[smart_track_player url=”https://traffic.libsyn.com/secure/sweatystartup/TSS178.mp3″ title=”Three sales strategies NO ONE talks about” social_twitter=”true” social_facebook=”true” social_email=”true” ]
In today’s episode, Nick talks about three sales strategies that most people don’t talk about. These are strategies that can really make your company stand out from others as desirable, credible, and sustainable.
1. Old school sales and marketing
The first sales strategy Nick shares is this: Utilize old school sales and person-to-person marketing. When Nick and his partner first started Storage Squad, they didn’t have the money or resources to pour into digital marketing or social media advertising. But they knew their audience, and did what they could to get the word out about their business. Being a storage solution for college students, they knew where the customers walked to class, where they lived, and where they ate.
Using the information Nick’s team knew about college students, they put up flyers at the dorms, wrote chalk advertisements on the sidewalks to classes, and put up posters in the dining halls. This may not be scalable with your business, but it is paramount to getting your business off of the ground floor. Prioritizing a physical way of advertising rather than relying on social media made their business grow at an affordable level.
2. Get people to put their money where their mouth is
The second strategy is to get people to put their money where their mouth is. When Storage Squad was looking to open on campuses, they put out surveys asking if people would pay $100 to have their stuff moved and stored. They were thrilled to see that more than 30% answered YES. The bad news is that when they launched the business onto the campus, less than 1% actually signed up to have their stuff stored.
An important lesson Nick learned from that experience is that anyone can say “yes” on a survey or theoretical question, but numbers aren’t certain until money is paid. In order to make use of this strategy, try any way possible to get a transaction for your business. This could mean putting a deposit down for a service, signing a contract, or just making sure you have as many customers as you can as early on who actually buy. Then you can trust the numbers you get from real customers, and get a more accurate representation of supply and demand.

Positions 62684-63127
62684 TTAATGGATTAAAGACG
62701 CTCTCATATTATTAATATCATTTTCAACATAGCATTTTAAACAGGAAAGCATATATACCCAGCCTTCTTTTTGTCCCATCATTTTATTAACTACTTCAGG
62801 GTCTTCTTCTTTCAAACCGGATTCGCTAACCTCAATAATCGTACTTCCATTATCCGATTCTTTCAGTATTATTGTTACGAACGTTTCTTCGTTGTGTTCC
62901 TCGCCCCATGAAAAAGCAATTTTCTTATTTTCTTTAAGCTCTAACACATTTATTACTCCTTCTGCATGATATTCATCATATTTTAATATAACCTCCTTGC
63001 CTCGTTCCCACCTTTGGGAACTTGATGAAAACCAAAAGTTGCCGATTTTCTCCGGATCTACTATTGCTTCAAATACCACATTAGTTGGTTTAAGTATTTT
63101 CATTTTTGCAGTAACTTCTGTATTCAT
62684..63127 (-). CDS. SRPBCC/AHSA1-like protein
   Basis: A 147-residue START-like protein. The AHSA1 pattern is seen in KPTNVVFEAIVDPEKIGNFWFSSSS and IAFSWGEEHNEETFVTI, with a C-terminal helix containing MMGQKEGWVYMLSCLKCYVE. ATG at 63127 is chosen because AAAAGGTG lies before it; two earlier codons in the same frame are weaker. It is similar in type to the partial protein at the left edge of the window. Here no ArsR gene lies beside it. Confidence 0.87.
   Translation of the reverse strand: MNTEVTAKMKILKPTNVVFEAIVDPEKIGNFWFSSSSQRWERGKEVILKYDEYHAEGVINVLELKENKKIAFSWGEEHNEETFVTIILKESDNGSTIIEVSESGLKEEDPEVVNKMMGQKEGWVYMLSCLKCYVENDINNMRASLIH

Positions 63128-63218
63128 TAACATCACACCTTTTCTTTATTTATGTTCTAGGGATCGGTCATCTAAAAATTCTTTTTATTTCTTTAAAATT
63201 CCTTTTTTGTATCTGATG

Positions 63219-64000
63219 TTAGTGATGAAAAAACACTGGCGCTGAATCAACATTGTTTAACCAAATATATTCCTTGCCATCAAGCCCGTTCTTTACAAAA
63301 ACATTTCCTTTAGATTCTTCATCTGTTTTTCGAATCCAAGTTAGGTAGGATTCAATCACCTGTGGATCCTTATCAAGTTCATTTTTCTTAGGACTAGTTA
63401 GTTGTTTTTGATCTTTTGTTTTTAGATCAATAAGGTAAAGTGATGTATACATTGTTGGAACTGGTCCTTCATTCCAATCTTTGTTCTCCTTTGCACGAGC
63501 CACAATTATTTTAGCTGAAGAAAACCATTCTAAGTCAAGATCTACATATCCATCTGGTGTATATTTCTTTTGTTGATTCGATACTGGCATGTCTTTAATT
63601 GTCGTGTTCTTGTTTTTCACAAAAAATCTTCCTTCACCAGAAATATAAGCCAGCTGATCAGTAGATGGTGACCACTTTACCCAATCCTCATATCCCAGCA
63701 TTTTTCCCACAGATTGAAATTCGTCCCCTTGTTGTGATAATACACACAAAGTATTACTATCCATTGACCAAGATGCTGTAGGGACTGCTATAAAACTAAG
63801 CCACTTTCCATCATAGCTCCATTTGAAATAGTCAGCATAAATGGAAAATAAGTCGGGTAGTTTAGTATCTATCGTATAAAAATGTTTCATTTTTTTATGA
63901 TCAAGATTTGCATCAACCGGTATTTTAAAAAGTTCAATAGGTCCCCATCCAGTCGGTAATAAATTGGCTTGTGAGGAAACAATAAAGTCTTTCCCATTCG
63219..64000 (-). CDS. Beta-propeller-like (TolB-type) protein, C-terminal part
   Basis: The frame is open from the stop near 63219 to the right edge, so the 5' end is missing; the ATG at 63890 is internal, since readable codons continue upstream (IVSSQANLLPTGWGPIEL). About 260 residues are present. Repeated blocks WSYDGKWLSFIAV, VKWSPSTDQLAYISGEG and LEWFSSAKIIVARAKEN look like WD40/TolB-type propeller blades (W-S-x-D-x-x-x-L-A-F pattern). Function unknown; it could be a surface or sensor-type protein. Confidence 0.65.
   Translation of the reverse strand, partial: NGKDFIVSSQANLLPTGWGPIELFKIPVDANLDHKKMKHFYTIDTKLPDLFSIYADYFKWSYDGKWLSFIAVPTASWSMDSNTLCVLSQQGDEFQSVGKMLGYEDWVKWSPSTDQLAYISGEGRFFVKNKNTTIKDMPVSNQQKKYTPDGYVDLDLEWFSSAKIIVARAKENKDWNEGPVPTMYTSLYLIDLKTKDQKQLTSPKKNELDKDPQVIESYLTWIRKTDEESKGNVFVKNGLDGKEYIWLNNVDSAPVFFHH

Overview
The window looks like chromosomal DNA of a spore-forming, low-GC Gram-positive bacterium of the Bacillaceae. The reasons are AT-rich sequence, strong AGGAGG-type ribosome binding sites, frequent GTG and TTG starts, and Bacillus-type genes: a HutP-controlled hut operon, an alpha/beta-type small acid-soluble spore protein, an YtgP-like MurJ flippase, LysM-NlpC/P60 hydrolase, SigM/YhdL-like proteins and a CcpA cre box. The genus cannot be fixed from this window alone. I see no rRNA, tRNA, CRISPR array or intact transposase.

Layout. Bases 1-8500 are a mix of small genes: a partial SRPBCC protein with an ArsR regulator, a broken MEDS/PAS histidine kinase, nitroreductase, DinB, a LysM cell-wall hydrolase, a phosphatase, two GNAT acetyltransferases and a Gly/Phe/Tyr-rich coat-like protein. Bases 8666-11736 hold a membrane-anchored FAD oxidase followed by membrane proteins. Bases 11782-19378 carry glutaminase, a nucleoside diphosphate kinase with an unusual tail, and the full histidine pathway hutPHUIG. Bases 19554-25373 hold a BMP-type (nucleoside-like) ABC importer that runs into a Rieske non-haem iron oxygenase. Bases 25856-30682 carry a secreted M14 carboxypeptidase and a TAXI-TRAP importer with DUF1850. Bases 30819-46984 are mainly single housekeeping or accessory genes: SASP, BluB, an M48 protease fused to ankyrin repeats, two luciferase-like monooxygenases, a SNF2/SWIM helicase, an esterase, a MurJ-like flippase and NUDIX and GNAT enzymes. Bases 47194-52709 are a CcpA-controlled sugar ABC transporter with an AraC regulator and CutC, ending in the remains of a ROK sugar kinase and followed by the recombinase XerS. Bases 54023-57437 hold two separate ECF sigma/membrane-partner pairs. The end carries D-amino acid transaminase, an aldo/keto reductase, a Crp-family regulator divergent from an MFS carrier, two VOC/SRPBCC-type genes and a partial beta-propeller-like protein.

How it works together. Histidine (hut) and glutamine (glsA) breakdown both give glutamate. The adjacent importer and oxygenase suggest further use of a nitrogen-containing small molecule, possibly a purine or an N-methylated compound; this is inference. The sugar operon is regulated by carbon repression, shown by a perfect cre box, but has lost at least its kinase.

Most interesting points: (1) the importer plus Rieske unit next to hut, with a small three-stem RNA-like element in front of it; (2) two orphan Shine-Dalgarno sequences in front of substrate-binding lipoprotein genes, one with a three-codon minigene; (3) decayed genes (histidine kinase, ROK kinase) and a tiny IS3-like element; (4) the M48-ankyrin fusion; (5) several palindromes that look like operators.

3. Sales extends past business into all aspects of life- Get people to buy in
The third strategy is simple: Remember that sales extends past transactions and goes into all of life. This means that you will have to “sell” your thought process, your vision, your credibility, to people. If no one is on board with your mission and your business, then you will most likely fail. Practicing this strategy will make your person-to-person interactions, customer buy-in, and investor trust better and more consistent.
Early on in Storage Squad, Nick and his partner had to sell each other on their ideas. From there, they had to sell their business plan to potential employees and partners. An employee who is happy and excited about the job they work are much more likely to help your business succeed. This goes for investors and vendors as well. Storage Squad had to be a credible, reliable, and sustainable business for investors and vendors to trust their resources in it.